The Crosby Effect
Unless we refresh our methods, we become stale. Then our leadership becomes stagnant.
In May of 1974, Jon Landau, a music critic, went to Harvard Square Theatre in Cambridge, Massachusetts and saw Bruce Springsteen and the E Street Band play for the very first time. After the concert, he wrote, "I just saw the future of Rock and Roll, and his name is Bruce Springsteen." Landau went on to become Springsteen's manager, lifelong producer, and friend. In their first few years together, Landau told Springsteen, "If he wanted to have a long career and impact late in life, he needed to read regularly." Reading was the key to songwriting in Landau's mind. He made it clear to Springsteen that a well-crafted novelist writes better later in life whereas musical acts fizzle after one or two albums.
When Springsteen wrote his first few albums, a thesaurus was his primary tool for inspiration. Once he started to expand his mind and venture away from solely life experiences, his writing and storytelling improved, and his career blossomed.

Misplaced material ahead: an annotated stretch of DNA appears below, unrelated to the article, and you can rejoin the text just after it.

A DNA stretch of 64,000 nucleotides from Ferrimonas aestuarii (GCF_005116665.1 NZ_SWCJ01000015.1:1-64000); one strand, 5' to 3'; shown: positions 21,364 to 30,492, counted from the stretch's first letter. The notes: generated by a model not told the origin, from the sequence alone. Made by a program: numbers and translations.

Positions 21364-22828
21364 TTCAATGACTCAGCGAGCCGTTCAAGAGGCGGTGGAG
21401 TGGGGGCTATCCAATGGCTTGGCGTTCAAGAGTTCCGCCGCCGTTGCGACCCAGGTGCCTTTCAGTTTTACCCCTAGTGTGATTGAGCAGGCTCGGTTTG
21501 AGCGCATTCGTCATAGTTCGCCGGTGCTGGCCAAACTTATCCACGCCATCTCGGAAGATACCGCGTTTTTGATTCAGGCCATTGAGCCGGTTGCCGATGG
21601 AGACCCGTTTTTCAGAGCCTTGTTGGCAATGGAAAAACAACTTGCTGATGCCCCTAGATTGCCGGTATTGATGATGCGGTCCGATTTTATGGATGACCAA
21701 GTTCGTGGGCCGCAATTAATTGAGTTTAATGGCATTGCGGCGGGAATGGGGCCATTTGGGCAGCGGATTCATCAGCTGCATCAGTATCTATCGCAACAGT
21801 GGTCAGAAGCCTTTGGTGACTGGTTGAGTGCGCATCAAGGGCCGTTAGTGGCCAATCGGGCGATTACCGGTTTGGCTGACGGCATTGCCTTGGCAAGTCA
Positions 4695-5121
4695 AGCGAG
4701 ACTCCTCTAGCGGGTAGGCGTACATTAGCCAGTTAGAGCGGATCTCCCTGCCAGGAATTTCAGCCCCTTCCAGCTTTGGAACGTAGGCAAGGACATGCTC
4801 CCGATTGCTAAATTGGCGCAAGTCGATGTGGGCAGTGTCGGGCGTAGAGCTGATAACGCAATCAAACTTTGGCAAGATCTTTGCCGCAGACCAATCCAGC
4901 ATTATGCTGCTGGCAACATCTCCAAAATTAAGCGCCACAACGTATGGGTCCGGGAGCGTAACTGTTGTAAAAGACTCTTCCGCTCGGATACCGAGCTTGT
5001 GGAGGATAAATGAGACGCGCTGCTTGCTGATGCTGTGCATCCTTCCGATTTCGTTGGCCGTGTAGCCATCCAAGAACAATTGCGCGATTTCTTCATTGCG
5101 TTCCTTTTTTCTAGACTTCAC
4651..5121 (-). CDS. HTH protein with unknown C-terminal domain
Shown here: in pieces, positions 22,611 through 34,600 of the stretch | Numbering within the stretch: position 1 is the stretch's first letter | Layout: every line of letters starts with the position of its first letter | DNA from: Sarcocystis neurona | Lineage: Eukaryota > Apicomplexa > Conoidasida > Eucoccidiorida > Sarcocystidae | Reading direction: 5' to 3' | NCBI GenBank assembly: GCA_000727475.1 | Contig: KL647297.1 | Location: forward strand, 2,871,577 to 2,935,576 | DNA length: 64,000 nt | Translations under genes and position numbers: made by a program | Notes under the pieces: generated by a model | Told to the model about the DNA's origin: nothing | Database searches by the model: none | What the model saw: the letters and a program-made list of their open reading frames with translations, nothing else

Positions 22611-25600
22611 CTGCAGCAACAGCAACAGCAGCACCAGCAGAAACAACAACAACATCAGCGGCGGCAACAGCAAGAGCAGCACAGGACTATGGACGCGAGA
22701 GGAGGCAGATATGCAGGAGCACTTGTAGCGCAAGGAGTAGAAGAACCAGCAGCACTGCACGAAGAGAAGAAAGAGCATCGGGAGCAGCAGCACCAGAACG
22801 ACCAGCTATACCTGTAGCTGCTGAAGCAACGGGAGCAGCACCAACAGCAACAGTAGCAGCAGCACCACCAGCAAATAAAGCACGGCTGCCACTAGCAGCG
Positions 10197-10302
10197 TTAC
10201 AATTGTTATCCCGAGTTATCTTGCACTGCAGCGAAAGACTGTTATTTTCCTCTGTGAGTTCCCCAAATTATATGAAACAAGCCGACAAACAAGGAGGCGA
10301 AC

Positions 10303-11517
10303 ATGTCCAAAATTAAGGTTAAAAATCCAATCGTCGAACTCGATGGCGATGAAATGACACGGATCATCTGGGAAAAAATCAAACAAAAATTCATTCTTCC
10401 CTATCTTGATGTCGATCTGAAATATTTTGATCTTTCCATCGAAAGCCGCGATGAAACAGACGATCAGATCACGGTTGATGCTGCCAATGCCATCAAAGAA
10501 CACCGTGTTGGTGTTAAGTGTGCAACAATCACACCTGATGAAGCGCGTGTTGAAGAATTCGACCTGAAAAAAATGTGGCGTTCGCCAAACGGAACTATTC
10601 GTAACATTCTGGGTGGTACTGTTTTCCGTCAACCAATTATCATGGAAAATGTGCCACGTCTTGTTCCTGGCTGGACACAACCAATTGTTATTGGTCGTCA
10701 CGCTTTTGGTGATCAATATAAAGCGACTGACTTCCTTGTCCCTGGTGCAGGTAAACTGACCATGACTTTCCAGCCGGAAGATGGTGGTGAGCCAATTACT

How can Jon Landau’s advice help us? We all know we must read more. We all know we need to spend time as a life long learner. But we also must continuously look for ways to implement the lessons we learned into our leadership tool belt.
Guiliano is right. Unless we refresh our methods, we become stale. Then our leadership becomes stagnant. The best way to not become stagnant is to spend time studying the competition and looking for new trends to evolve, adapt, and challenge the status quo. But before we introduce new ideas or beliefs, they must be tested repeatedly. Do you know why renowned chef Ina Garten sells the most books? Because each of her recipes is tested over and over again before they make it into the final published manuscript. Garten works out every single problem before she is ready to implement them in her cookbooks. We need to practice the same methodology in our lives. Look for ways to improve and seek out new innovative ways to thrive. Then spend time testing them while being willing and open to abandoning any ways of thinking and behaving that are no longer serving you and those you lead. Reinventing ourselves as a leader takes time, patience, trial, and error. Don’t be afraid of new things. Just explore and test them.
Never forget what singer David Crosby once said about the creative process in creating music: "Your first batch of songs is probably ten years of their life. The second record, the second set of songs is when we find out how good they are."
Start where you are with the resources you have available — focusing not only on today's growth but tomorrow's sustainability.
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